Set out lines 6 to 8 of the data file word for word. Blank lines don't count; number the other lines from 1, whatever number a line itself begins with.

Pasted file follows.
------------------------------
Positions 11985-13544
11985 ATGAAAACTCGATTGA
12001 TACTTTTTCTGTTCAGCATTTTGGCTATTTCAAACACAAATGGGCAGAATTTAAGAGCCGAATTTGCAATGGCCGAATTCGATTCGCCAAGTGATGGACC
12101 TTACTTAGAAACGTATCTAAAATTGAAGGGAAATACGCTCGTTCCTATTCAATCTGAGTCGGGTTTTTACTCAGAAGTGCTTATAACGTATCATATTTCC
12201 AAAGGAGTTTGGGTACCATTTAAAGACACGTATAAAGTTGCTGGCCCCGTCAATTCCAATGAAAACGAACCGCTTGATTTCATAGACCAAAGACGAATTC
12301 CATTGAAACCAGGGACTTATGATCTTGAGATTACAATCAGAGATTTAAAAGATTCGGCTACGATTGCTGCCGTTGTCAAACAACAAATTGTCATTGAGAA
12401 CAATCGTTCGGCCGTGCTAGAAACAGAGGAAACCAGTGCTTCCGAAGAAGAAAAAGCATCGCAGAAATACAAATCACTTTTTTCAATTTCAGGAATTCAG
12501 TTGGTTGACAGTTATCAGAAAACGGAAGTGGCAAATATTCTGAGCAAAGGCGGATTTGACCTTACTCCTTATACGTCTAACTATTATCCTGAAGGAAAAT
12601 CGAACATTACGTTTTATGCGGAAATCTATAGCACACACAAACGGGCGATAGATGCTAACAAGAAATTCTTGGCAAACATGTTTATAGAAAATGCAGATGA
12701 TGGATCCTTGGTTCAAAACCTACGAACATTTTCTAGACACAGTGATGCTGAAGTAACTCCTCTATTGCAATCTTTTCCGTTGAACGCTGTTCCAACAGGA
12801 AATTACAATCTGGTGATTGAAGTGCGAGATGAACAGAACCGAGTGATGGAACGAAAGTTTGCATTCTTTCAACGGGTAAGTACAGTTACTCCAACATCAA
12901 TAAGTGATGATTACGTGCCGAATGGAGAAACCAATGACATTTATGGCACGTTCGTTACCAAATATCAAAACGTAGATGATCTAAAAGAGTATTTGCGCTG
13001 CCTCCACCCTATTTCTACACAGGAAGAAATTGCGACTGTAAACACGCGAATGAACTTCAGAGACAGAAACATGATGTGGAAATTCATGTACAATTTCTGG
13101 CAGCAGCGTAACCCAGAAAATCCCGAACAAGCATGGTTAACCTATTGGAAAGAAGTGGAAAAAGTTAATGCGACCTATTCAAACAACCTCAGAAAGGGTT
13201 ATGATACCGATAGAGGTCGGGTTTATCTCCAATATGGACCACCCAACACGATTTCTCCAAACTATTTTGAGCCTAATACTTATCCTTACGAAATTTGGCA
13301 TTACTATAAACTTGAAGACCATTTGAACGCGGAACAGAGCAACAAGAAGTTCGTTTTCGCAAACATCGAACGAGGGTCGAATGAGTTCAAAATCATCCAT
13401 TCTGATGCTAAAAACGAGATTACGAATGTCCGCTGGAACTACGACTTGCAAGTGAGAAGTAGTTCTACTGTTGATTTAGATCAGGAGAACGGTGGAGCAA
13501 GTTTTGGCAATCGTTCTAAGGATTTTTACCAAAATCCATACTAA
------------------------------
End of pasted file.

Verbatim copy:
12301 CATTGAAACCAGGGACTTATGATCTTGAGATTACAATCAGAGATTTAAAAGATTCGGCTACGATTGCTGCCGTTGTCAAACAACAAATTGTCATTGAGAA
12401 CAATCGTTCGGCCGTGCTAGAAACAGAGGAAACCAGTGCTTCCGAAGAAGAAAAAGCATCGCAGAAATACAAATCACTTTTTTCAATTTCAGGAATTCAG
12501 TTGGTTGACAGTTATCAGAAAACGGAAGTGGCAAATATTCTGAGCAAAGGCGGATTTGACCTTACTCCTTATACGTCTAACTATTATCCTGAAGGAAAAT